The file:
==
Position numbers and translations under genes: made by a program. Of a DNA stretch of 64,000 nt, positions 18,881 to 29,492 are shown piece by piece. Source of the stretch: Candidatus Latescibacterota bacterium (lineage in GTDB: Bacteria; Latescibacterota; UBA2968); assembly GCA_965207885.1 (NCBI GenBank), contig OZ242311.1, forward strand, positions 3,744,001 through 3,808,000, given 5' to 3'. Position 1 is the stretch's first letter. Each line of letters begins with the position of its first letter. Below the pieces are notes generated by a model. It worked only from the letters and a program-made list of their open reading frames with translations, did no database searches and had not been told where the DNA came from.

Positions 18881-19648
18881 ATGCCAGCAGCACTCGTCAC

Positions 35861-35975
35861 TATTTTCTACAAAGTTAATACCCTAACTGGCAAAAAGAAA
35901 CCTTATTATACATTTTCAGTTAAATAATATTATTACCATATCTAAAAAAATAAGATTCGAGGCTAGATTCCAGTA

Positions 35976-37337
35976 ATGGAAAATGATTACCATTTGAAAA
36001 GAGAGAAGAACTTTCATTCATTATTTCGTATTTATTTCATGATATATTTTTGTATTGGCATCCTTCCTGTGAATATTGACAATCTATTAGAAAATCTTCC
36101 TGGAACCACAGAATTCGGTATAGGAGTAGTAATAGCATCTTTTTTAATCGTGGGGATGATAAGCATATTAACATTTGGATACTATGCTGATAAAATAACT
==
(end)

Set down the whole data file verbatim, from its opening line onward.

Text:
Position numbers and translations under genes: made by a program. Of a DNA stretch of 64,000 nt, positions 18,881 to 29,492 are shown piece by piece. Source of the stretch: Candidatus Latescibacterota bacterium (lineage in GTDB: Bacteria; Latescibacterota; UBA2968); assembly GCA_965207885.1 (NCBI GenBank), contig OZ242311.1, forward strand, positions 3,744,001 through 3,808,000, given 5' to 3'. Position 1 is the stretch's first letter. Each line of letters begins with the position of its first letter. Below the pieces are notes generated by a model. It worked only from the letters and a program-made list of their open reading frames with translations, did no database searches and had not been told where the DNA came from.

Positions 18881-19648
18881 ATGCCAGCAGCACTCGTCAC

Positions 35861-35975
35861 TATTTTCTACAAAGTTAATACCCTAACTGGCAAAAAGAAA
35901 CCTTATTATACATTTTCAGTTAAATAATATTATTACCATATCTAAAAAAATAAGATTCGAGGCTAGATTCCAGTA

Positions 35976-37337
35976 ATGGAAAATGATTACCATTTGAAAA
36001 GAGAGAAGAACTTTCATTCATTATTTCGTATTTATTTCATGATATATTTTTGTATTGGCATCCTTCCTGTGAATATTGACAATCTATTAGAAAATCTTCC
36101 TGGAACCACAGAATTCGGTATAGGAGTAGTAATAGCATCTTTTTTAATCGTGGGGATGATAAGCATATTAACATTTGGATACTATGCTGATAAAATAACT